Over the course of our study, we have discovered that many forest dependent carnivores remain scientifically neglected. Most notably among these is the African palm civet. It is the only living species in the family Nandiniidae and they are not actually related to Asian palm civets or the African civet. They possess several unique adaptations: they are able to descend trees headfirst and hang from their hind feet. They are able to bend the ‘fingers’ on their semi-digitigrade paws in order to grab onto branches and food. Other than diet, there have been no published studies on the ecology of the species since Charles-Dominique (1978). Even though this forest dependent species is threatened by deforestation, it has been given a rating of Least Concern (IUCN Red List). If funding permits, we will be studying these and other small carnivores in Kibale to provide missing data on basic ecology and how they may have adapted to the absence of leopards and rapid increase in human population densities.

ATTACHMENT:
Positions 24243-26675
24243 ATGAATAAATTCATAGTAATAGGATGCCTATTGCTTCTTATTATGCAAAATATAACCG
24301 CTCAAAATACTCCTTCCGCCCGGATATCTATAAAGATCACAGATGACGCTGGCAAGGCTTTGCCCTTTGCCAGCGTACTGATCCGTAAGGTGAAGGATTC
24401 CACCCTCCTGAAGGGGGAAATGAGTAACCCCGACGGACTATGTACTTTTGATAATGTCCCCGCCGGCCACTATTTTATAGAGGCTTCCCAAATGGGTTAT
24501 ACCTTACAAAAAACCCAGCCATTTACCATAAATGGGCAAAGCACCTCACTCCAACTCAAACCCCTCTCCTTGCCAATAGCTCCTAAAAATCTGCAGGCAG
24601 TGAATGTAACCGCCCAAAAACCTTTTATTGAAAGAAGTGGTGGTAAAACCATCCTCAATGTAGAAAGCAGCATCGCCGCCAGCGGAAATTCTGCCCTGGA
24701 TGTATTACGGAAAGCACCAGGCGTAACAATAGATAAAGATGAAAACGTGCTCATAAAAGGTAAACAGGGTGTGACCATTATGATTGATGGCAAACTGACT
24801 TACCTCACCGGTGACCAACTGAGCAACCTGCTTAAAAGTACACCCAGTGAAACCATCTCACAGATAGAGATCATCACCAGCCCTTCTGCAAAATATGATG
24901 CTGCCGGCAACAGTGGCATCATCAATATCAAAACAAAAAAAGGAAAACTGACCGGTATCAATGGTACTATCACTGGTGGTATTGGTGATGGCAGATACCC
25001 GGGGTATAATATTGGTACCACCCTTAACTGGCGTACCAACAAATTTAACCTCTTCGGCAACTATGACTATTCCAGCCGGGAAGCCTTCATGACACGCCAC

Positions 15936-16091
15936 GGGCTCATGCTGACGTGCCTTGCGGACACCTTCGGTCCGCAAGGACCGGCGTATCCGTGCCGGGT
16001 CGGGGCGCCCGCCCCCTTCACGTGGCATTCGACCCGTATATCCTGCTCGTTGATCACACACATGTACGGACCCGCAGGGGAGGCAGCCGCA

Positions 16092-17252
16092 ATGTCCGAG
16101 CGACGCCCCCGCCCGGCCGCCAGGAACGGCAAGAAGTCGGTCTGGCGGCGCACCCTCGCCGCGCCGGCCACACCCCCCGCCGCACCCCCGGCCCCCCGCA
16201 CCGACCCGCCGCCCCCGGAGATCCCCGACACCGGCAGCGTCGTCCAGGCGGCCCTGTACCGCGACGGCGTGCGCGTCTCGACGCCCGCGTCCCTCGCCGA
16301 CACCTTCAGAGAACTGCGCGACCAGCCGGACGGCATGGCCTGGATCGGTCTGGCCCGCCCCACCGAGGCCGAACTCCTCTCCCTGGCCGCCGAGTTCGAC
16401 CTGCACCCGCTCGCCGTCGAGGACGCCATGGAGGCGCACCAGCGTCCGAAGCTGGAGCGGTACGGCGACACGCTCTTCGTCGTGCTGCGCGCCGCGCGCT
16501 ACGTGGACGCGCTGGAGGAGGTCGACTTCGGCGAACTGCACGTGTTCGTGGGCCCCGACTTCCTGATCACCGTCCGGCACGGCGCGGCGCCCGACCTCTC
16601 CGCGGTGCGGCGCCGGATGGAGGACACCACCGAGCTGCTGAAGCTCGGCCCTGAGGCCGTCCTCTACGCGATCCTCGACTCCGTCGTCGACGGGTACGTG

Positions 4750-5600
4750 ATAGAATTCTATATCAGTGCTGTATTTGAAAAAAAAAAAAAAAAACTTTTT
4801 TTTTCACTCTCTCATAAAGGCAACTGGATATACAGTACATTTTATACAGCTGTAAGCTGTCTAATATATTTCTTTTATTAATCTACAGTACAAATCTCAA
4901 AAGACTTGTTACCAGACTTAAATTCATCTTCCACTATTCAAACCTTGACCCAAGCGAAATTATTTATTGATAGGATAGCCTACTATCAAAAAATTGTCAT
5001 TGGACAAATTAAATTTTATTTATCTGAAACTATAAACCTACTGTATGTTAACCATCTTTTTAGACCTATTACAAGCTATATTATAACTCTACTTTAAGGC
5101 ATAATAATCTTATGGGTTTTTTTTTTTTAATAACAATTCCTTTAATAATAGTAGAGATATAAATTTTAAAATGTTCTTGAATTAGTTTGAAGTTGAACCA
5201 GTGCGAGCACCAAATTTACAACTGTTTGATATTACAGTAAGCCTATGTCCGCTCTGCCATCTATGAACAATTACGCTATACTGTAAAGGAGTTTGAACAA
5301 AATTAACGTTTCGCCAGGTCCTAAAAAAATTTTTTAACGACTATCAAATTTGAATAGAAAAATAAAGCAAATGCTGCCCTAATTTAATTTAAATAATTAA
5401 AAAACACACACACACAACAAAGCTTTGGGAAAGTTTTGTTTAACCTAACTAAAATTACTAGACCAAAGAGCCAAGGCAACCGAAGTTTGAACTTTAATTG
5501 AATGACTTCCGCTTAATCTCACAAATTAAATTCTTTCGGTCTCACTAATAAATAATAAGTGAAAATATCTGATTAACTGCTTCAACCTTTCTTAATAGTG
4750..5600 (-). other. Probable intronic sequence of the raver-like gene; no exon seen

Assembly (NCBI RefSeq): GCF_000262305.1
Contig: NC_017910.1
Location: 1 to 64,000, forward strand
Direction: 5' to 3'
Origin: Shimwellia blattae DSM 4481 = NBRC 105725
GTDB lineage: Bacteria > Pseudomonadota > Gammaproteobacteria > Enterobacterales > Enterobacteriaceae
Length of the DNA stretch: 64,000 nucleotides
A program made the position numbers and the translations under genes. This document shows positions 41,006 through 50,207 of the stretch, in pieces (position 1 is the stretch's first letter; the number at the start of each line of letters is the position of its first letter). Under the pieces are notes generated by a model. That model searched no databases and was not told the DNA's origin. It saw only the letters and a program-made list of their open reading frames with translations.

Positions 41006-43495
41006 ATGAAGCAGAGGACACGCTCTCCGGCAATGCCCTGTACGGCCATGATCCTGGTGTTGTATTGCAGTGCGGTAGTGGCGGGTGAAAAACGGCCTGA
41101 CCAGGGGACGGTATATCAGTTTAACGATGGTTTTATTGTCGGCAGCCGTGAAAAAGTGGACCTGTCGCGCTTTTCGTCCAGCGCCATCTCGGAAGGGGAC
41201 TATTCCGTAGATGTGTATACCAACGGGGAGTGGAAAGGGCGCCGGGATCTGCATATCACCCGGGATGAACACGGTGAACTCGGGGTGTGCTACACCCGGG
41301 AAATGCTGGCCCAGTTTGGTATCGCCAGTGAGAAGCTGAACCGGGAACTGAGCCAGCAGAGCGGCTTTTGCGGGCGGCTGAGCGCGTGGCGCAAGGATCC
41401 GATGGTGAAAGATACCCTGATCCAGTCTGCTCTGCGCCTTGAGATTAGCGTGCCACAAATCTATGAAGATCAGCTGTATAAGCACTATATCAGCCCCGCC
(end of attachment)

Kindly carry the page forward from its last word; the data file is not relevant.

African palm civet videos
African palm civet and mouse© D. R. Mills/Panthera/WCS African palm civet taking bait© D. R. Mills/Panthera/WCS